Batman #32 Review

Batman #32
DC Comics

Written by: Tom King
Art by: Mikel Janin and June Chung

I have felt that the “War of Jokes and Riddles” arc has been pretty lackluster and I kept thinking “what’s the point?” This issue finally answers that question: it’s to develop Batman’s character to a whole new realm. We all know that Batman doesn’t kill and he knows that too, but there was a time where he was brought to his breaking point and that’s what this issue explores.

Now, I believe this issue will be very divisive for some fans because they believe Batman is absolutely good and would never be tempted to kill. But I believe that’s highly unrealistic, humans aren’t perfect and Batman is human after all. People make mistakes all the time and I can contest to that. I’ve made brash decisions that were spur of the moment that I have regretted and I’m sure whoever is reading this has too. This story has been told by Bruce to Selina to let her know what he had done, he was tempted to kill. He had to tell her this story before ever going through with marrying her. I loved her response to all of it: “who cares?” Our past decisions don’t matter in the future as long as we learn from them. Bruce experiencing this urge to kill in one small moment will stay with him forever and that lesson will be forever learned.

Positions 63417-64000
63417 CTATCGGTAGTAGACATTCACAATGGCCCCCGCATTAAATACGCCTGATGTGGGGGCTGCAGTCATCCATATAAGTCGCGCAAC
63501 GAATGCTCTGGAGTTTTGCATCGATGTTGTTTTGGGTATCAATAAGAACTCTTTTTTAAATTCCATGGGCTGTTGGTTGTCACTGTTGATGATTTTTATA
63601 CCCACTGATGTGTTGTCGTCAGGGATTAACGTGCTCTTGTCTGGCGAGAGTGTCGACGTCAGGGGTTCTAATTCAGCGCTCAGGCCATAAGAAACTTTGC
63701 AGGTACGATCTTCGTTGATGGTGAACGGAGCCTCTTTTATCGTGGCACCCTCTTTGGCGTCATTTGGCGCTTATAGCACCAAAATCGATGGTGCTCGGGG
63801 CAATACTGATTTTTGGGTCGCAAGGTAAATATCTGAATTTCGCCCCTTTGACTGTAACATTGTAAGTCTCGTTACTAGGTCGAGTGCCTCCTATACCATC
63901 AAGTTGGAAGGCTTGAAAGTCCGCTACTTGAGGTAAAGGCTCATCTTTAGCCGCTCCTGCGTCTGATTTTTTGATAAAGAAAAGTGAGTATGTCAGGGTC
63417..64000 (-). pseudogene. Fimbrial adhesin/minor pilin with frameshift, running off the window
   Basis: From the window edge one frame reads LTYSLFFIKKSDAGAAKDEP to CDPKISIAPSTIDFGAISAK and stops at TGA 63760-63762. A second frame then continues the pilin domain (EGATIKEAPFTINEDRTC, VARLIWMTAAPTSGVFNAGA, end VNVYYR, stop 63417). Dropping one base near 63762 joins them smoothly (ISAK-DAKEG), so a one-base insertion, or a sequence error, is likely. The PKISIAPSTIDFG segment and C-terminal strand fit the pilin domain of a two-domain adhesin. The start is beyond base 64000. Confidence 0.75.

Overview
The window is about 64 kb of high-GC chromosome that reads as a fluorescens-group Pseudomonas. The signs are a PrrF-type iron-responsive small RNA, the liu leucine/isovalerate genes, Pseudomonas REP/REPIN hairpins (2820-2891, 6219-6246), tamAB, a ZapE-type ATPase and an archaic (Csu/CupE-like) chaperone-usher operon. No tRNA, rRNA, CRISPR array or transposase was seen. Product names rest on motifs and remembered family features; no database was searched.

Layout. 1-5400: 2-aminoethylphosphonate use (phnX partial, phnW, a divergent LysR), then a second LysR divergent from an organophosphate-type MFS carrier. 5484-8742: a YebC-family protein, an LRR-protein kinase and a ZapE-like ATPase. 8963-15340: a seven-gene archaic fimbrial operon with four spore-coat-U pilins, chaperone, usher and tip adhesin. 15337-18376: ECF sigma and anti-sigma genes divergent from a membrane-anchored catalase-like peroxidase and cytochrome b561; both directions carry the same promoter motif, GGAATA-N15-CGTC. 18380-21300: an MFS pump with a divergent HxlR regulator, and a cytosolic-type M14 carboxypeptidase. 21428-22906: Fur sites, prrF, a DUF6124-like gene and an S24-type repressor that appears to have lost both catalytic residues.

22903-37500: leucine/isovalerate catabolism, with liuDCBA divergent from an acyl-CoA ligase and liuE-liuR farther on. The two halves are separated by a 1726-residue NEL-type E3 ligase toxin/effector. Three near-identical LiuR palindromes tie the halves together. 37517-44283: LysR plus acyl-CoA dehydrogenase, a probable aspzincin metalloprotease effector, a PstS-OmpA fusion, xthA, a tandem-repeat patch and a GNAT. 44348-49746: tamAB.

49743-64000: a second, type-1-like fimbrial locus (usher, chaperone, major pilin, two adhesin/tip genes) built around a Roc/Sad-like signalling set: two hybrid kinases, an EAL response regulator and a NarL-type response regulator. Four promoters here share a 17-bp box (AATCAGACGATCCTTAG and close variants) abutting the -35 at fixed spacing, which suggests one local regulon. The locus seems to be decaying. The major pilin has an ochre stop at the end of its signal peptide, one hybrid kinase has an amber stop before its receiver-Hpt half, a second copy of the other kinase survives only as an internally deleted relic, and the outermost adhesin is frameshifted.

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The moment we’ve all been waiting for happened in this issue: will Selena say yes to Bruce’s proposal? Well, of course, she says yes. This story really didn’t sway her to saying no and I’m glad she said yes. I’m really interested in seeing the marriage play out, how it will affect the book overall and if it’ll ever cause any conflicts. Tom King said on Twitter that if Bruce and Selina were to ever have a child he’d name her Helena and it would be so fun to see in the far future. Maybe she can become a superhero called Bat-Cat or something.

I don’t want to spoil the way the war ends, I suggest everyone read it for themselves as it’s actually a brilliant way to end it. It’s a quick read but with the way King write his story, it feels cinematic and has the flow of film action that makes it quick and entertaining. This has been the second time that King has delivered a story in this title that has been lackluster throughout but sticks the landing so hard that it makes the story make sense as to why it slowly built up to it.

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